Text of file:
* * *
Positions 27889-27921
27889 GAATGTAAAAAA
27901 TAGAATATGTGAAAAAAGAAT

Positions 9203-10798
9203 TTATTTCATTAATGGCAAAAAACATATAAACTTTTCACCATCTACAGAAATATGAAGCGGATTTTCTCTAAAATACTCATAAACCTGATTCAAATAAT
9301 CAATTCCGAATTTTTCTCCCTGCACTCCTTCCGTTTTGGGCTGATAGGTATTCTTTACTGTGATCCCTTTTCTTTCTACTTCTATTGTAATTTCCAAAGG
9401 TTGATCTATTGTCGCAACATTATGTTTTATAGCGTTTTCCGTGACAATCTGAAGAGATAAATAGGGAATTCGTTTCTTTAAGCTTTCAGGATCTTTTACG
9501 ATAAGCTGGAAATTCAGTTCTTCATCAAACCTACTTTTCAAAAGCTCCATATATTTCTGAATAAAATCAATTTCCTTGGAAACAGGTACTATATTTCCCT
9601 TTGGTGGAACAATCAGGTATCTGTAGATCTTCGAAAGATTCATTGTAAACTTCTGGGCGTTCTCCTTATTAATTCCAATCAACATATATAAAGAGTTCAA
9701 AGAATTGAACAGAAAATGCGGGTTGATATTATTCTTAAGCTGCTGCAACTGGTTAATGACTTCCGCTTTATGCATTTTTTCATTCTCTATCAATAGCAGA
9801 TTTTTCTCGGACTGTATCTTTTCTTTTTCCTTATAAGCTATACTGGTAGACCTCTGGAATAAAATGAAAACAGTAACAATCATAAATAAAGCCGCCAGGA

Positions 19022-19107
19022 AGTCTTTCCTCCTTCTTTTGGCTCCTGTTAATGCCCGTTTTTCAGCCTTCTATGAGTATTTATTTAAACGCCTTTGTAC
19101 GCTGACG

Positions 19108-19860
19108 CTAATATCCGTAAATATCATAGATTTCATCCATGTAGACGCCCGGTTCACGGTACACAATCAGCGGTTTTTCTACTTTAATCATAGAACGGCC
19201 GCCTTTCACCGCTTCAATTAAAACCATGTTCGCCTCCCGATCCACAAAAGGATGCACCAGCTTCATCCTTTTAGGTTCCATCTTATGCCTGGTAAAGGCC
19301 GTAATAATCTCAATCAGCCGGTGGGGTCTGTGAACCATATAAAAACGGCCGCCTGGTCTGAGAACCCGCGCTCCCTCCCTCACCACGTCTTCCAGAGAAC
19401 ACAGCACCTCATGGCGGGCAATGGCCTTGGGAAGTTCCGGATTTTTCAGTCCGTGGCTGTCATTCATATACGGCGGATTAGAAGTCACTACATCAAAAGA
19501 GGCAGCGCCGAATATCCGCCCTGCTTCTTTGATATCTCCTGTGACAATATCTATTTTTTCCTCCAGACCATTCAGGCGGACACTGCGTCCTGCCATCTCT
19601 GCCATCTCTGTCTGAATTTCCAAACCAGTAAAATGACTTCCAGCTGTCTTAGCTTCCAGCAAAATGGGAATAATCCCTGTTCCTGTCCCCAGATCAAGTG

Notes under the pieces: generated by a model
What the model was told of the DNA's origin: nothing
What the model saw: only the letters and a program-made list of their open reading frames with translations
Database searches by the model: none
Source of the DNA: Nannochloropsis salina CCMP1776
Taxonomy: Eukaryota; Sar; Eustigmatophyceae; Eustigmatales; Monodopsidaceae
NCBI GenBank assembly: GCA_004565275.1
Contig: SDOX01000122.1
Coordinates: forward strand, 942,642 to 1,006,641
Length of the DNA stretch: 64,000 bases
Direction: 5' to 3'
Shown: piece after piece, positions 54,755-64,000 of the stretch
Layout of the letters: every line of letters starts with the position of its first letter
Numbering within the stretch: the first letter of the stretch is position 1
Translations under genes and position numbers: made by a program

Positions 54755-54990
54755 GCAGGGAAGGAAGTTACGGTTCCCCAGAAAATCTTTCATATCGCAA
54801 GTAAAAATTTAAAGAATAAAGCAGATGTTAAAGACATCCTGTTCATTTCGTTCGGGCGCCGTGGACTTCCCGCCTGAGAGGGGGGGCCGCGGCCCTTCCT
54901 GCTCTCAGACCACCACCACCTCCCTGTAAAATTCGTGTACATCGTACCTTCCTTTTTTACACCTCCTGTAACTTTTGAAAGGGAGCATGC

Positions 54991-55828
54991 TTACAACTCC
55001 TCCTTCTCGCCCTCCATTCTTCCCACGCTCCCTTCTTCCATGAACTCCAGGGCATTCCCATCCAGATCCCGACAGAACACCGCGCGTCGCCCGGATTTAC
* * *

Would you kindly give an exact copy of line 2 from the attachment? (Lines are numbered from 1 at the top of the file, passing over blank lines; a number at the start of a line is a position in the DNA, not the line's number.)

27889 GAATGTAAAAAA